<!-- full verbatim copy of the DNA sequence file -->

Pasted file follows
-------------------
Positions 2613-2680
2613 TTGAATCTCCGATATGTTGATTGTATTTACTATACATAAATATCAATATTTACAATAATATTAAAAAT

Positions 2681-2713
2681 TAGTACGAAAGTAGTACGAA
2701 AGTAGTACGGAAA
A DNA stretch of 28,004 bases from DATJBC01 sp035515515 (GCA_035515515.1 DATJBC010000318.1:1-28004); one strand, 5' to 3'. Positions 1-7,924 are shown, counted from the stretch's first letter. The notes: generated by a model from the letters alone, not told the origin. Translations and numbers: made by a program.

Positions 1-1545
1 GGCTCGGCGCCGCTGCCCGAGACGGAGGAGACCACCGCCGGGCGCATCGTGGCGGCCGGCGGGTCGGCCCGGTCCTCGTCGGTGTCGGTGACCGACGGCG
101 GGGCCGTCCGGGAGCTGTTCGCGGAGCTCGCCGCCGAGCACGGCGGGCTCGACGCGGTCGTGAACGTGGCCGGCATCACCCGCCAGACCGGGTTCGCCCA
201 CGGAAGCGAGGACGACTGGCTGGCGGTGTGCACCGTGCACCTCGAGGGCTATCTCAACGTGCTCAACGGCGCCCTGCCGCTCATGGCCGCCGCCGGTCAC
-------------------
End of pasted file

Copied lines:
Positions 2613-2680
2613 TTGAATCTCCGATATGTTGATTGTATTTACTATACATAAATATCAATATTTACAATAATATTAAAAAT

Positions 2681-2713
2681 TAGTACGAAAGTAGTACGAA
2701 AGTAGTACGGAAA
A DNA stretch of 28,004 bases from DATJBC01 sp035515515 (GCA_035515515.1 DATJBC010000318.1:1-28004); one strand, 5' to 3'. Positions 1-7,924 are shown, counted from the stretch's first letter. The notes: generated by a model from the letters alone, not told the origin. Translations and numbers: made by a program.

Positions 1-1545
1 GGCTCGGCGCCGCTGCCCGAGACGGAGGAGACCACCGCCGGGCGCATCGTGGCGGCCGGCGGGTCGGCCCGGTCCTCGTCGGTGTCGGTGACCGACGGCG
101 GGGCCGTCCGGGAGCTGTTCGCGGAGCTCGCCGCCGAGCACGGCGGGCTCGACGCGGTCGTGAACGTGGCCGGCATCACCCGCCAGACCGGGTTCGCCCA
201 CGGAAGCGAGGACGACTGGCTGGCGGTGTGCACCGTGCACCTCGAGGGCTATCTCAACGTGCTCAACGGCGCCCTGCCGCTCATGGCCGCCGCCGGTCAC